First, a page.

Chicago’s German community welcomes World Cup watchers
At Lincoln Park’s Dank Haus, Erwin Lickmann and I slowly walk into a crimson walled room. He whispers as he shows me a giant 19th century portrait of Germany’s first leader, Kaiser Wilhelm I. Lickman is dressed in pea green lederhosen and he tells me the Dank is more than a refuge for older Germans who want to engage in their culture
“The Dank Haus is a community of serving people,” he says “Sports brings people together. And they can have a beer afterwards and be happy, you know. Builds friendships!”
The Dank Haus was founded in 1959 as a haven for Germans, a place where they could celebrate their heritage and their culture. Next week, it’ll welcome hundreds who’ll pack the place to watch the World Cup. On this day, around two dozen senior citizens listen to Dank member Sara Hartig read a German poem. Many of them, like Gerhard Grieff, came after World War II.
“I emigrated from Germany in 1952 because Germany after the war was bad,” says Greiff. “Living over there, we didn’t have much of a future there when I was young. So I came over here and stayed here.”
It wasn’t easy here either, being German in America after the war. That made places like the Dank Haus all the more important for German Americans. Over the years the community assimilated. Sarah Hartig has been with the Dank for decades and wonders about its future. None of her six children are involved in the cultural center.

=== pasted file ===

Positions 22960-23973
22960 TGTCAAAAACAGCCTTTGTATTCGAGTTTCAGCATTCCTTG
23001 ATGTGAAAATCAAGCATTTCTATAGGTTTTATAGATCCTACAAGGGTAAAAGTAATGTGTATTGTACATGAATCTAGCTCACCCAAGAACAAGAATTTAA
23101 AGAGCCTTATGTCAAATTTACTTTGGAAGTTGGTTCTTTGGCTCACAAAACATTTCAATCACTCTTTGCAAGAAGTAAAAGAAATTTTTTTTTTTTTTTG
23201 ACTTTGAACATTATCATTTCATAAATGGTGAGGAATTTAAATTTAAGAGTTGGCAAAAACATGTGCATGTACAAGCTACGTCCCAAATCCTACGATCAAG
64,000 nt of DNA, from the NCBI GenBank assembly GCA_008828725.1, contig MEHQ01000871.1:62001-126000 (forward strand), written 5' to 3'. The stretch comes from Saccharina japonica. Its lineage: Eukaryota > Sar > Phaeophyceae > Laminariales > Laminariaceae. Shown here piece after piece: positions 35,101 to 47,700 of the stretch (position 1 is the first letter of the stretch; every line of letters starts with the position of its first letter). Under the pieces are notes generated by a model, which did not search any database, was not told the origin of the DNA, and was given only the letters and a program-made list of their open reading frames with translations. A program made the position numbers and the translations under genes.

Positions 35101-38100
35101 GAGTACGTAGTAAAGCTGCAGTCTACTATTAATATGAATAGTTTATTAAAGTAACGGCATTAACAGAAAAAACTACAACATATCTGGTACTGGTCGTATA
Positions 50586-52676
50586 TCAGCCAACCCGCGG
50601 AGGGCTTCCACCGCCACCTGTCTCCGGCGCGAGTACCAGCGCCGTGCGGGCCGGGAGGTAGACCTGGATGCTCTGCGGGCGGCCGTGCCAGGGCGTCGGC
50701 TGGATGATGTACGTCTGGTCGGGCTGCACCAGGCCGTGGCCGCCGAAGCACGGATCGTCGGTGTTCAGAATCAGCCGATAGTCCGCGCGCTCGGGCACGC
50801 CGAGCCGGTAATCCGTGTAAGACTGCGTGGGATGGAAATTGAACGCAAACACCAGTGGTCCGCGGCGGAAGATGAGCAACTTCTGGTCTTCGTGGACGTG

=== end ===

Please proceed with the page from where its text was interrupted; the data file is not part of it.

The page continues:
“It’s going to be more American. English is spoken at all the meetings,” says Hartig. “When we started everything was spoken in German. We’re getting older, young people came in and they started speaking English.”
I asked how she felt about that. “I’m going along” she sighs.
Today, German traditions are alive and well, celebrated by Germans and non-Germans alike. There are two main festivals in Chicago each year: Oktoberfest in the fall and Maifest in late spring. This year in addition to the traditional German songs and suds, talk at the festival turned to the World Cup.
Anna Liese and Rafael Vasquez have a bit of a problem as the games approach. She’s German and he’s Mexican. Anna Liese was raised with a strong sense of German pride. She’s dressed in a dirndl costume, speaks German and Spanish. She met her husband more than 40 years ago in Mexico.
“Of course my father was a little upset. But after many years, he was at peace with it,” Liese says.
Her husband Rafael, dressed in lederhosen, passes around shots of apfelkorn better known as apple schnapps.
“She cooks Mexican food. She liked soccer, she drinks beer. What else could I want?,” he says. “I won the lottery!”
Vasquez says you don’t have to belong to one nationality to enjoy what another one can bring. But he’s not planning to root for Germany in the World Cup. He’s supporting his home country.
“Oh my god, you’re putting me on the spot.” says Vasquez “ Mexico. Hopefully they will make it to the semifinals. I want to say there’s a 10 percent chance they will make it past the quarterfinals.”
If Mexico doesn’t make it, he may want to latch himself to his wife’s team, Germany, which is favored to go much farther in the tournament.